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Project HOME in the News


From the Philly Voice

A group of volunteers will canvass Philadelphia on Wednesday night to count the city’s homeless population in order to gauge the city's progress in fighting homelessness.


From the Philadelphia Daily News

BY NOW, the Hub of Hope, Project HOME's seasonal social-service center for the homeless in Suburban Station, should be buzzing with men and women wanting to see a case worker or a doctor or just get a short reprieve from the cold with a tepid cup of coffee or a pair of socks.

But in a cruel irony, the Hub of Hope is homeless.

Hub of Hope

From the Philadelphia Metro

Some of the city’s homeless received an unwelcome surprise in recent weeks to find that a social service center located in the Suburban Station concourse isn’t coming back.

“How would you feel if you got up at five, came down to the Hub and see this?” asked Carmena Green, a homeless outreach worker with Project HOME, outside the vacant storefront formerly occupied by “Hub of Hope.”

Hub of Hope

From CBS 3

The underground hub for Center City’s homeless is in limbo, just as Philadelphia gets hit with its first code blue temperatures of the year.


From NBC 10

On any given night, about a third of Center City's homeless -- about 100 people -- sleep in the concourse under Philadelphia's Suburban Station. Project HOME's "cafe" -- a type of drop-in services center -- has operated there over the last three winters.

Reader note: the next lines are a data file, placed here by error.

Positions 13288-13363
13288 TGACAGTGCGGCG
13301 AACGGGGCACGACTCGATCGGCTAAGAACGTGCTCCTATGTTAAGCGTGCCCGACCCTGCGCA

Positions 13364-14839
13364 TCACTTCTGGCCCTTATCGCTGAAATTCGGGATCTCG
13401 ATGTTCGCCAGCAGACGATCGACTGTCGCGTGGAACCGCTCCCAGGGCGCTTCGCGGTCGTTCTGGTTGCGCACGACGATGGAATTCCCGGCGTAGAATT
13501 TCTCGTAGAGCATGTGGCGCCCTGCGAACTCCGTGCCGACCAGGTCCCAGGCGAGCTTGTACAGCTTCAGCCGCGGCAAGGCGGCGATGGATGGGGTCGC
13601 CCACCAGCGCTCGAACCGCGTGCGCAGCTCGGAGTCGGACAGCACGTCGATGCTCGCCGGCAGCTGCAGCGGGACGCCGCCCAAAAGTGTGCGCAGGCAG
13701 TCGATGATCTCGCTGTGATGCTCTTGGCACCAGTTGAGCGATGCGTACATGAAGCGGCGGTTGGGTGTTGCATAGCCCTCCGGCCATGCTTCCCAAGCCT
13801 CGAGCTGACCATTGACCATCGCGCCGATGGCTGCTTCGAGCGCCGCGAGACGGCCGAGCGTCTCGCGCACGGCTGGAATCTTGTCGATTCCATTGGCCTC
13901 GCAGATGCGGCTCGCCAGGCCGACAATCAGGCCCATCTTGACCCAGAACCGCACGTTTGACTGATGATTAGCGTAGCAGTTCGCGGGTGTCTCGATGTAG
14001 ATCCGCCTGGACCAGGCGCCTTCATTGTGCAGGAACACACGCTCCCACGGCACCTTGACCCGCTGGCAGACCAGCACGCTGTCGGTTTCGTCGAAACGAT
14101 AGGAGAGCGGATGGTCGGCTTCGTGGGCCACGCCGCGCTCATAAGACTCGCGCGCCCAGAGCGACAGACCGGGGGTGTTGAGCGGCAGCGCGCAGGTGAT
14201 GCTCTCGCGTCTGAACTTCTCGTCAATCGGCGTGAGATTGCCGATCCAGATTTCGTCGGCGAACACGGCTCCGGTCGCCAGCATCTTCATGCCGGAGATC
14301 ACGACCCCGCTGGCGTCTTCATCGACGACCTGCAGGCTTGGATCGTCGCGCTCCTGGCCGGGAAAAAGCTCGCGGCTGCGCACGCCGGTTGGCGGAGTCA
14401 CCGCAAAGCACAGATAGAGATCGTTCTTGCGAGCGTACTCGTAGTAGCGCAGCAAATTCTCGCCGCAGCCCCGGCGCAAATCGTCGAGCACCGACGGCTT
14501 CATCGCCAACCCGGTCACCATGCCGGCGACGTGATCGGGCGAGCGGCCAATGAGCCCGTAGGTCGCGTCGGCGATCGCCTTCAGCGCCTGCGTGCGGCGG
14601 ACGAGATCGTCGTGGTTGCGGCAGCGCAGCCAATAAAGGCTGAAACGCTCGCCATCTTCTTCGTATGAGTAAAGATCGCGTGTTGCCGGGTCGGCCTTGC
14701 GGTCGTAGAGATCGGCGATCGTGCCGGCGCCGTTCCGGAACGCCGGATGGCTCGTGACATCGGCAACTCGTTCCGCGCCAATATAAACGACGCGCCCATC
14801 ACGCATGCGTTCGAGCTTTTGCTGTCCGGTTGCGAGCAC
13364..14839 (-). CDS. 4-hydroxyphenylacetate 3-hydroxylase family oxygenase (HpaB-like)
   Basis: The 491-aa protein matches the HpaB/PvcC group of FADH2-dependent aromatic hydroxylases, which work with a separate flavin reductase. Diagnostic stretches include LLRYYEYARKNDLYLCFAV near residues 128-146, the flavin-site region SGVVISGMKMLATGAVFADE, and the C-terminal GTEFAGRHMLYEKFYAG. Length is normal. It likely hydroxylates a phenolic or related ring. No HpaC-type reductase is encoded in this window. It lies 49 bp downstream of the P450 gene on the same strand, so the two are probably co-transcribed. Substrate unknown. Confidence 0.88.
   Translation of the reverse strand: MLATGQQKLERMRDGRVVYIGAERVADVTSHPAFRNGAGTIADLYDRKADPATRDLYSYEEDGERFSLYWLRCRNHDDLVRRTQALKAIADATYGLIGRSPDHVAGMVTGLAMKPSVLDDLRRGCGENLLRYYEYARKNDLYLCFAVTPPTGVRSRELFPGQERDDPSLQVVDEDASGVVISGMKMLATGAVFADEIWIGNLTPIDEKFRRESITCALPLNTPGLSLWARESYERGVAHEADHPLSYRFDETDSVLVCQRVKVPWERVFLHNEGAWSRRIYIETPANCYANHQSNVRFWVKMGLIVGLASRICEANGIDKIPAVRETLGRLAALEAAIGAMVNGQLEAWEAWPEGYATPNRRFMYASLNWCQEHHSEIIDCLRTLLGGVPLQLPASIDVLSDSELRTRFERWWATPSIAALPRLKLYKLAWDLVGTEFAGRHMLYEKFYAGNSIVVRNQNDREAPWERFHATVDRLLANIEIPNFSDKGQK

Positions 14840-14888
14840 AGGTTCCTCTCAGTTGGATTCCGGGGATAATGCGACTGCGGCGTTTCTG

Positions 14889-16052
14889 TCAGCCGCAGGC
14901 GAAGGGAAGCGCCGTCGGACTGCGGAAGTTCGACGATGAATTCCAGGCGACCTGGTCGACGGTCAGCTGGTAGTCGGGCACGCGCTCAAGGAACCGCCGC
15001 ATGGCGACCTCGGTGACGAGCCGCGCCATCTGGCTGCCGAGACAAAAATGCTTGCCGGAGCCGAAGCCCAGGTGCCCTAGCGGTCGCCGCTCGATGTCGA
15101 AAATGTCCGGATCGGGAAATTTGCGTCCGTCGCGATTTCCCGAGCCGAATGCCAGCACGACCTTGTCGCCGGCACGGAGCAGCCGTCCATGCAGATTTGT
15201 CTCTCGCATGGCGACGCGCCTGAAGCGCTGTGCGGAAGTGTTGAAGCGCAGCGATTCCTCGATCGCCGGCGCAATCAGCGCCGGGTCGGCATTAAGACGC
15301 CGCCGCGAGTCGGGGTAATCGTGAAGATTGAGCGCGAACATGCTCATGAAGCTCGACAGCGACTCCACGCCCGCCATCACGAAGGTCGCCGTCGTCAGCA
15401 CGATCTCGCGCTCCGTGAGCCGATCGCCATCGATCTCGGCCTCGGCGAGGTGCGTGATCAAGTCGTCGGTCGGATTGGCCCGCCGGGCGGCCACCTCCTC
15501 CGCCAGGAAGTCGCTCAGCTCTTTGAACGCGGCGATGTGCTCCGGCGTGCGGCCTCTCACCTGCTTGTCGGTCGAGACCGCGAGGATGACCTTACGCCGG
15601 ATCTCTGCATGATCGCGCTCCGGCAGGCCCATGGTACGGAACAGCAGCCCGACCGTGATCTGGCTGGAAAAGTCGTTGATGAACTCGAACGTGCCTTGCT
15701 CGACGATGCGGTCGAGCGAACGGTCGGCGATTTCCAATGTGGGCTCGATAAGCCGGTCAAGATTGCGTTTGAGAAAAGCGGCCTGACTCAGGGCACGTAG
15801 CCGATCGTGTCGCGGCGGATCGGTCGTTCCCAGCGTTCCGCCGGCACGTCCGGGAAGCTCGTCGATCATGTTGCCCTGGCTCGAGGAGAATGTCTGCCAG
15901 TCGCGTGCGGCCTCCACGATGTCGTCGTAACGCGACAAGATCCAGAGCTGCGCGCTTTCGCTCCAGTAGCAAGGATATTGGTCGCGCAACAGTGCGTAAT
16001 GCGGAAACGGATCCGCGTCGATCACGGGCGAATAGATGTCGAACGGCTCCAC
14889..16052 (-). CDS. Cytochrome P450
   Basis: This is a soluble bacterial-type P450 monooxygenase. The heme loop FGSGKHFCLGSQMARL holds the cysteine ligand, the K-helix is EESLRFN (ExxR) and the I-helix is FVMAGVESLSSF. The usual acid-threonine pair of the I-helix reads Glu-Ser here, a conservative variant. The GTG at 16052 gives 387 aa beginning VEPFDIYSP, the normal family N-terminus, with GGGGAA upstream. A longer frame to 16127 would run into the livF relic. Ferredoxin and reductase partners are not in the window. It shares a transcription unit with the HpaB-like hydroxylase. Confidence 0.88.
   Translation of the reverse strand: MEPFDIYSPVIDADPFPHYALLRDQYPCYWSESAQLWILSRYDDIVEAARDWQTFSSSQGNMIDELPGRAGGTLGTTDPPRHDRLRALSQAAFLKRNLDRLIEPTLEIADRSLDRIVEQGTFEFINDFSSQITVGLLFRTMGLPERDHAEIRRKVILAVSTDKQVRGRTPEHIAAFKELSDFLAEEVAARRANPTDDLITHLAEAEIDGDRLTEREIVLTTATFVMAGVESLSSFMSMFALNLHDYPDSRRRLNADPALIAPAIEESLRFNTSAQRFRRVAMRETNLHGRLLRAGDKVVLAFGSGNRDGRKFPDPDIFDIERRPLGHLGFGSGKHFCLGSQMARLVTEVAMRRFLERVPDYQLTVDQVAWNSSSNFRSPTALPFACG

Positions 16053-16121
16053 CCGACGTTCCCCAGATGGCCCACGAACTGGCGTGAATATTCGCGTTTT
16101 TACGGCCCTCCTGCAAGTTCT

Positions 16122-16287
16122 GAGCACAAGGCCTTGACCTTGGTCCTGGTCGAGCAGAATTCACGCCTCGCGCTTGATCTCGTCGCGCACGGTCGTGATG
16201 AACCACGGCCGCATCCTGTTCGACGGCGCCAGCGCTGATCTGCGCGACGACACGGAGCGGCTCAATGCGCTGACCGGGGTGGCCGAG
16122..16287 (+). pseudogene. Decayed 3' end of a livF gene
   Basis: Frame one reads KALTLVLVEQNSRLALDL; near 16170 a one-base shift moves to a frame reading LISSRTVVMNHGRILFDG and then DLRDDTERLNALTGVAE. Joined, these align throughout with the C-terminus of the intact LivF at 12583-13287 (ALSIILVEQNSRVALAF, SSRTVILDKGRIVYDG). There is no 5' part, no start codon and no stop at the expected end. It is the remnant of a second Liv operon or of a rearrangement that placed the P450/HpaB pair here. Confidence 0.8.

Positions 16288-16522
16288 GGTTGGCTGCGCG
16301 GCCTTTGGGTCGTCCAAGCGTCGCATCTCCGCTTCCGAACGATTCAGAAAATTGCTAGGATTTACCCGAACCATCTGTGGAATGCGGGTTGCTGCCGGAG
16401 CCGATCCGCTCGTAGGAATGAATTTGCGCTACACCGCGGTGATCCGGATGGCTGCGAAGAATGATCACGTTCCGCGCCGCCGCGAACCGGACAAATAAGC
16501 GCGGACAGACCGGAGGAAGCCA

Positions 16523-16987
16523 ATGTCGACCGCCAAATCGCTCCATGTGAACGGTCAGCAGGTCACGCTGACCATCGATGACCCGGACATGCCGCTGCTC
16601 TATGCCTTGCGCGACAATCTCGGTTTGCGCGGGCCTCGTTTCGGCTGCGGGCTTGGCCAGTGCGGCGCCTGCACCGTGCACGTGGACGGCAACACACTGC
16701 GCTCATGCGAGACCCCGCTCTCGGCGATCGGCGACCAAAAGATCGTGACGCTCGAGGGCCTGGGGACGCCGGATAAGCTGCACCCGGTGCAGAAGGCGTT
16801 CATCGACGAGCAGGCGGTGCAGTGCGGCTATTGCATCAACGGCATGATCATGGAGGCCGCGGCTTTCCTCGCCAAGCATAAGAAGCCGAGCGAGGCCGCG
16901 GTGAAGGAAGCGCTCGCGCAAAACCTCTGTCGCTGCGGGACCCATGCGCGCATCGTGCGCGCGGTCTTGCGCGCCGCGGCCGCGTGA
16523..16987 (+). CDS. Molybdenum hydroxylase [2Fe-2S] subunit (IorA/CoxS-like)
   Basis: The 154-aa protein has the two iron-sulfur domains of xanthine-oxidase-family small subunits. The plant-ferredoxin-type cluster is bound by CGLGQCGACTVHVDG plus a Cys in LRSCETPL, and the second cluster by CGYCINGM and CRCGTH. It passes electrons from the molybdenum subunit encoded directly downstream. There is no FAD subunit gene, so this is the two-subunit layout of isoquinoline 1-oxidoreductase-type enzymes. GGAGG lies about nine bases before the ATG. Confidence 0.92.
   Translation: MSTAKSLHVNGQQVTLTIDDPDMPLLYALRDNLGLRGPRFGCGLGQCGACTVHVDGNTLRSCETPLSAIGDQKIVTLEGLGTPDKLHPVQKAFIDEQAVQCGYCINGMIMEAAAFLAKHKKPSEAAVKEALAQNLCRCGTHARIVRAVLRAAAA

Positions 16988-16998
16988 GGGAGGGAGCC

From the Los Angeles Times:

So a Jesuit priest and a Sister of Mercy nun walked into Homegirl Cafe, and for a moment, it seemed that anything was possible, up to and including world peace.


From the Philadelphia Inquirer

No doubt about it, Sister Mary Scullion is a warrior. But the Inquirer's 2011 Citizen of the Year, who received the award Wednesday, admits that the battle has been made more difficult by governments shrinking their budgets.


From the Philadelphia Inquirer

The Occupy movement arrived in Philadelphia in October, taking over Dilworth Plaza for nearly eight weeks and airing grievances about unemployment, homelessness, and more. But as with other Occupiers around the country, their message was muddied: It never became clear what the protesters wanted or how they would get it.


Sister Mary Scullion's 2009 listing as one of TIME Magazine's 100 most influential people.


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